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Deepening Into Being Together ~ reflections and insights.

Updated: Dec 18, 2020





Nine months in....

In April 2020 I started offering a simple weekly online audio only guided meditation with the intention of supporting a settling of our individual and collective nervous system, and resourcing ourselves more consciously through our connection to the energetic field of presence.

More than nine months later we are still gathering each Monday at 7pm UK time and for some of us the sessions have become a regular source of strength and connection.

The following offers some context and reflections that have arisen through the experience of this offering; and an invitation for anyone who would like to join to know that they would be very welcome.


The power of simple repeat

The sessions are purposefully kept simple and repetitive. They are guided throughout, with some pauses to deepen into a particular focus.

Returning to the same practice offers a profound opportunity to deepen awareness of the ways we resist, hold on and demand things to be different to how they actually are. As we become more aware of these, an opportunity arises to soften and loosen around habitual patterns.

Simplifying our practice to anchoring ourselves in our breath, body and energy field offers little stimulation for the mind, thus supporting our attention to re-orientate away from our thoughts ~ be they creative or repetitive, so that we can land more deeply in something of the present moment.



Resting in and as our nature.

These would have just been nice words to me ten years ago, an invitation that may have passed me by or at best landed as a concept to strive for. At that point, my meditation practice was one of strong effort, a fair bit of striving for stillness and many many moments of full identification with whatever was passing through my mind.


My first meditation practice of Vipassana gifted me with strong training in concentration, which was important for someone like me who had developed strong identity with mind. Concentration practices excel in re-orienting attention away from thinking; they slowly create more spaciousness around compulsive mental habits by repeatedly pointing one's awareness to an alternative focus such as breath and body sensation.


Moving towards a practice that is centred around resting as nature, as awareness, as being (fill in your preferred word), has been a gradual process that continues to deepen as my nervous system becomes more and more regulated. I remember starting to notice qualities of presence in others, a close friend who had done a lot of energy work, people who led meditation enquiry circles and then teachers online. These qualities of presence were varied in flavour but always within the broad brush strokes of ease, calm, spaciousness, warmth, joy and clarity. I was then lucky enough to find a teacher who both embodied a strong field of alive and warm presence, and who has also repeatedly guided me back to a softness in my attention, a gentleness in my receiving of my experience, and full permission to relax, trust and enjoy my nature.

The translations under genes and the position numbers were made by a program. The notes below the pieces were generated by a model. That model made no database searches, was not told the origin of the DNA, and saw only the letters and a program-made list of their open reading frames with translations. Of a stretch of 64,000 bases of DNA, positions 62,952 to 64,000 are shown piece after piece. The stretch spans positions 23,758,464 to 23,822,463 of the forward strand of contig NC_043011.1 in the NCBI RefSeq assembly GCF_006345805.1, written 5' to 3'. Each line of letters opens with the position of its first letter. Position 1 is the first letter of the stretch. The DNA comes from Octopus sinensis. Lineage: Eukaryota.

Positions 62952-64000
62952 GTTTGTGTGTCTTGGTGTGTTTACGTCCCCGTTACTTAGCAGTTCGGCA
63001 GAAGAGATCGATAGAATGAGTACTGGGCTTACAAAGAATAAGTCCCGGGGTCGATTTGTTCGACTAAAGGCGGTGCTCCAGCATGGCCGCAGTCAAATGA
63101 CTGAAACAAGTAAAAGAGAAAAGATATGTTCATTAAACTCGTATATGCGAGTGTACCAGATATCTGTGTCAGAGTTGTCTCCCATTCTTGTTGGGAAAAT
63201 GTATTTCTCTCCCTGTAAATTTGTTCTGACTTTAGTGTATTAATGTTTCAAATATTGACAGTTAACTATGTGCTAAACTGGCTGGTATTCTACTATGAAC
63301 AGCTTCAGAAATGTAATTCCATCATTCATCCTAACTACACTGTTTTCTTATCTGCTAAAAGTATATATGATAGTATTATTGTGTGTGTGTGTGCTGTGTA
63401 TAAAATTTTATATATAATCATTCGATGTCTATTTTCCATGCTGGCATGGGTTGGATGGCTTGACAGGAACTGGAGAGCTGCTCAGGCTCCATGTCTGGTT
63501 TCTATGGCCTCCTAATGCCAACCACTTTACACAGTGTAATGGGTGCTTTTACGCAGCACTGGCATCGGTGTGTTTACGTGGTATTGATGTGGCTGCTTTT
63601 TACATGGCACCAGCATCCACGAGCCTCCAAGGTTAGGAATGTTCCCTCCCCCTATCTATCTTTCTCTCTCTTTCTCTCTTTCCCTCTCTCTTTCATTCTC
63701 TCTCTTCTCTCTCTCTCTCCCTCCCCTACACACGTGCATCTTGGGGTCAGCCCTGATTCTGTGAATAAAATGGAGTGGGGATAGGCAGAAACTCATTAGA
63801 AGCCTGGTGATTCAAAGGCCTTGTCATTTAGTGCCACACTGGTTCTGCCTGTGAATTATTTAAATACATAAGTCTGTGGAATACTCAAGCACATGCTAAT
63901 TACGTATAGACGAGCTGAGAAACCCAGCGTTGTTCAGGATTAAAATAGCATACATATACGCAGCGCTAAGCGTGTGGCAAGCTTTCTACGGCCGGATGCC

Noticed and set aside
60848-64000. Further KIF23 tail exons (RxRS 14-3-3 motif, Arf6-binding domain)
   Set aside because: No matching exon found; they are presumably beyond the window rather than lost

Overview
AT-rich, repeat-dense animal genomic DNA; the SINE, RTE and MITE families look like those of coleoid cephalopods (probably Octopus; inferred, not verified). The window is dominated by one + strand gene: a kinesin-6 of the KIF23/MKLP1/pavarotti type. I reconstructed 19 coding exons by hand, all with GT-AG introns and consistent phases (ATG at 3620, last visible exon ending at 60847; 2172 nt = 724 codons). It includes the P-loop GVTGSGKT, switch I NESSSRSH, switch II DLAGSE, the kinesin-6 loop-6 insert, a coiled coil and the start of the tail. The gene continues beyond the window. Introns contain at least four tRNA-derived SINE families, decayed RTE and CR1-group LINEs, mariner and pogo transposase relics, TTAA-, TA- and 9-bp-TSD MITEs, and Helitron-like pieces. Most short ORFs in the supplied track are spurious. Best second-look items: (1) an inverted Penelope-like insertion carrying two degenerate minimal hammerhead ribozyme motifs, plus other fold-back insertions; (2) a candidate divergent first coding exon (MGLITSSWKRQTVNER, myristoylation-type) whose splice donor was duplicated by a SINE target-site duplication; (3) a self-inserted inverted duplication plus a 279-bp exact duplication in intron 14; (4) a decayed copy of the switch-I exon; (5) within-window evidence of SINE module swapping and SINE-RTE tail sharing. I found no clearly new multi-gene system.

This doesn't mean that I don't experience pain, difficult feelings or strong thought patterns anymore. It doesn't mean that I don't fall into striving sometimes. But what it does mean is that when I sit with my experience, there is a connection to something, or awareness of something of the energetic field, a presence that expands beyond the physicality of my body, that permeates my body and that feels warm, supportive and very non-demanding. Simply put, a quality of being that my nervous system recognises as benign and safe and therefore starts to settle, relax and open into.


Meditation and trauma

Trauma is a reality for all of us. Some of us carry huge personal wounding from this lifetime, others are more directly impacted by the collective trauma of living in a world that is built on the untruths of separation and disconnection from nature, and the unfairness of inequality and systemic oppression.

It is healthy and appropriate to have some caution towards meditation in relation to our trauma as meditation is a powerful practice and can touch into places of instability and overwhelm in us. In my journey of offering meditation I hold a healthy concern in relation to this and am committed to ongoing study, training and conscientious practice. From January I am taking a six month training with David Treleaven into trauma sensitive meditation to support my existing work and the creation of some more bespoke offerings that will come out later next year. The foundational invitation of Deepening Into Being Together is to trust your own experience above and beyond anything else, to follow what feels right for you, and to commit to self kindness and honesty in your practice. The sessions are kept simple and always rooted in connection to simple anchors like the hands or breath. It is my hope that this foundation along with the gentle and supportive guidance creates a safe space within which people can explore what feels right and helpful for them.

Deepening Into Being Together is an audio only offering which may also help people to feel safer and more contained in their own space. There is the option of sharing your experience through a chat feature and simultaneously you are so welcome to be with us whilst keeping full anonymity.



Joining Deepening Into Being Together sessions

You are so welcome come along to one of the weekly sits; either as a one off, an occasional drop in or to attend regularly


To sign up for email notifications you can go here

If you would like to listen to a recording of a previous session you can do so here


Thanks so much for reading this blog ~ if you have any questions or reflections I'd love to hear them and you can email me at jennyrosesmith123@gmail.com



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